I used to get out of breath when cycling, running or swimming and a friend mentioned that it is important to fully breathe out when feeling slightly out of breath, as it is due to a build up of carbon dioxide in the lungs, rather than a lack of oxygen. Is this true? I have found that her advice works and I rarely get out of breath now, but I've been trying to find scientific literature to better explain why this is.
This is a huge topic. It is true that the breathing reflex is controlled by CO2 in your body (not just in the lungs). The key is the acidity of the cerebrospinal fluid. If you reduce your CO2 level, you will not feel you need to breathe that much but that does not make you to have more oxygen for your exercise. So you will not be faster.
Divers know how to reduce the need for breathing by hyperventilation. That reduces the CO2 content in the body even if it does not raise the O2 level too much. This makes it possible to hold your breath longer. The danger is that you may actually pass out due to insufficient level of oxygen even if you are a few centimeters below the water level. If there is no one to save you, you will die.
To actually get faster, you need to get enough oxygen into your lungs and then your VO2max determines how much you are able to use for your activity. VO2max is the maximum amount of oxygen (measured in volume of O2 per kg of body mass and a unit of time - ml.kg⁻¹.min⁻¹) that your body is able to use for an aerobic activity. It determines the power your body is able to deliver aerobically - that means in a sustained effort, not in a short sprint. Top athletes have values of VO2 max reaching 90, normal people will have smaller values depending on their fitness, their age and their sex. There are many explanations on the internet and also tables of values telling you how good you are with a certain value for your age and sex.
Menaspà, Sassi, Impellizzeri (2010) https://doi.org/10.1249/mss.0b013e3181ba99bc
Just getting rid of the CO2 will not let you produce more power. Also, quite obviously I think, if you do an effort that is hard enough, you will be out of breath no matter what you do. Just observe professional athletes after they cross their finish line.
I'll post an alternate take on the question.
In exercise science, there are two notable ventilatory thresholds. VT 1 is the level of effort where breathing rate begins to increase noticeably. You won't be able to give a speech comfortably. You will need to talk in short bursts. I think that VT 1 in cycling onsets at about endurance pace, maybe 55-60% of your threshold power (for those not familiar, that's your maximum sustainable power, you're mainly producing aerobic energy, your blood lactate levels are about stable).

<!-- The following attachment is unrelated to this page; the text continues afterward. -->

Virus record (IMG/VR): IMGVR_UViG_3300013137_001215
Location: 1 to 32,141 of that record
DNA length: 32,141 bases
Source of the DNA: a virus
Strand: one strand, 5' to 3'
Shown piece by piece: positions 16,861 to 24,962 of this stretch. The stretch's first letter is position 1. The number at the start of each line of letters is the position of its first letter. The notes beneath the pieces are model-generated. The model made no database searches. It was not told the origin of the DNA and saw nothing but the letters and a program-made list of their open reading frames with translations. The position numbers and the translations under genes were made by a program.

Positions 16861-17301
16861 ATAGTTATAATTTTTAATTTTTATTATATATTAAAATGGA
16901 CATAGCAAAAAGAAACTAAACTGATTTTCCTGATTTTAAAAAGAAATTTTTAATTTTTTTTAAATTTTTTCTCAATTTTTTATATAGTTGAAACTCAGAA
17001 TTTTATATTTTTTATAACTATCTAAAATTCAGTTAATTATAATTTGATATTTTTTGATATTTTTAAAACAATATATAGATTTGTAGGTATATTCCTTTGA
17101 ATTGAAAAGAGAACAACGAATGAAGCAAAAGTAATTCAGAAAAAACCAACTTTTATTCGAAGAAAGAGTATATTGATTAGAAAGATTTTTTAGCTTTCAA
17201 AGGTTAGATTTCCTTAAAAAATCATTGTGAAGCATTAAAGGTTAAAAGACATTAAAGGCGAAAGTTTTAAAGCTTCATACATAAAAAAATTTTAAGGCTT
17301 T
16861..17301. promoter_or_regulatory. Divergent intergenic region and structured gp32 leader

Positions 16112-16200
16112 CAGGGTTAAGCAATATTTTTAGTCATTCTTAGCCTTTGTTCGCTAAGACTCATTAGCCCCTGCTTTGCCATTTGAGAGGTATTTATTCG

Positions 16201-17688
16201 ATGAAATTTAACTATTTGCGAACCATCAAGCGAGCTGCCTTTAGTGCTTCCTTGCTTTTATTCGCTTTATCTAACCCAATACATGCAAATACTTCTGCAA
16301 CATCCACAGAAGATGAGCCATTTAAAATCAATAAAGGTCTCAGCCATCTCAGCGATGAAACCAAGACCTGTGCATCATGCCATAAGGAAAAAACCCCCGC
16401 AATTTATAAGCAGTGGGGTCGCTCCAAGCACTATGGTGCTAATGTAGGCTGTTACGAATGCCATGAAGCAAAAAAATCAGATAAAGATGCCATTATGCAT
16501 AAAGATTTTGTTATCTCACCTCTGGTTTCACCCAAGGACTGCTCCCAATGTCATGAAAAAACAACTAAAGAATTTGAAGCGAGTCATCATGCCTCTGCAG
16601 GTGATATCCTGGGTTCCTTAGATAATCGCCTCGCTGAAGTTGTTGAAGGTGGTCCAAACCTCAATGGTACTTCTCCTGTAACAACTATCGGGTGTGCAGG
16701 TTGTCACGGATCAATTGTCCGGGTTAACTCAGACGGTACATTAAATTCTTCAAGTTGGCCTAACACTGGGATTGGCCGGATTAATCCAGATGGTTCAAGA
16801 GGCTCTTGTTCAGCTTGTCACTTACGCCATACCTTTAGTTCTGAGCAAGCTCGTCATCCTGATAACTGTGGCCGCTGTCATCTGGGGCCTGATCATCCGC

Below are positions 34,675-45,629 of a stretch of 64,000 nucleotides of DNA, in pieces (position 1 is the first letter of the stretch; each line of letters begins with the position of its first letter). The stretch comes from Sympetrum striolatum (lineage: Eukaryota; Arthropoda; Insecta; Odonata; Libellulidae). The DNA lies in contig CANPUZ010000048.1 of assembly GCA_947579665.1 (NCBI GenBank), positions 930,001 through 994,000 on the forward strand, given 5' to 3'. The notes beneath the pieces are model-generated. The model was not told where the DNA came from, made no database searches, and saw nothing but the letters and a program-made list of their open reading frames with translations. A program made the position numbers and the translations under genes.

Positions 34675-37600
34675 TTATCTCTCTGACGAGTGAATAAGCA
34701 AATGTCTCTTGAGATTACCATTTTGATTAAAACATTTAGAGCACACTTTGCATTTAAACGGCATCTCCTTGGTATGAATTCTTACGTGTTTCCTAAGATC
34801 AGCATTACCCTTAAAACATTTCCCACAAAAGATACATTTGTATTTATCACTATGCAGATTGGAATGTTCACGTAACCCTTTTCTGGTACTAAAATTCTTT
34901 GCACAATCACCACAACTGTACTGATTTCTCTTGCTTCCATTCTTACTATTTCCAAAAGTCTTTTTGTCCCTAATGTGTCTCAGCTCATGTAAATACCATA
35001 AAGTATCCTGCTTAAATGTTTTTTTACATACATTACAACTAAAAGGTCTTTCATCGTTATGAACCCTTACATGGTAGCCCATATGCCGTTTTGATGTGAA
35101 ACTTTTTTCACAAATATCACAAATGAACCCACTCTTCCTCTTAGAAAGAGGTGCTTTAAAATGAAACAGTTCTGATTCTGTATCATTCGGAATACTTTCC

VT 2 onsets at a higher power level, when your blood lactate levels are elevated. I think that VT 2 typically onsets around threshold power. Speaking is difficult. You should be able to get a few words out at most.
I'm not sure what ventilatory threshold the OP was at, since we can't observe them directly. I'm not sure their friend's advice was correct, however. Untrained individuals will hit both ventilatory thresholds earlier than trained individuals, possibly much earlier depending on their base fitness. So, if the OP was untrained and trying to keep up with a friend, even if the friend wasn't that fit, their cycling-specific fitness might still have been a lot higher than the OP.
Exercise technique may also part of this. When I was first starting to run in my early teens, I couldn't modulate my power well. That is, I could only run hard or walk - in part beacuse my neuromuscular system was also first adapting to the movements of running. I had the same thing with swimming in my late teens, and I probably still have some of it because I don't swim often. I don't believe I experienced the same thing when I started cycling, but my base fitness was high and cycling isn't as technique intensive as swimming. In short, if this was the issue, then I think the only solution is to persist until you are used to the sport and you can modulate your power well. If you had gross errors of technique, you would want to correct those, and I think this would affect swimming more than cycling or running.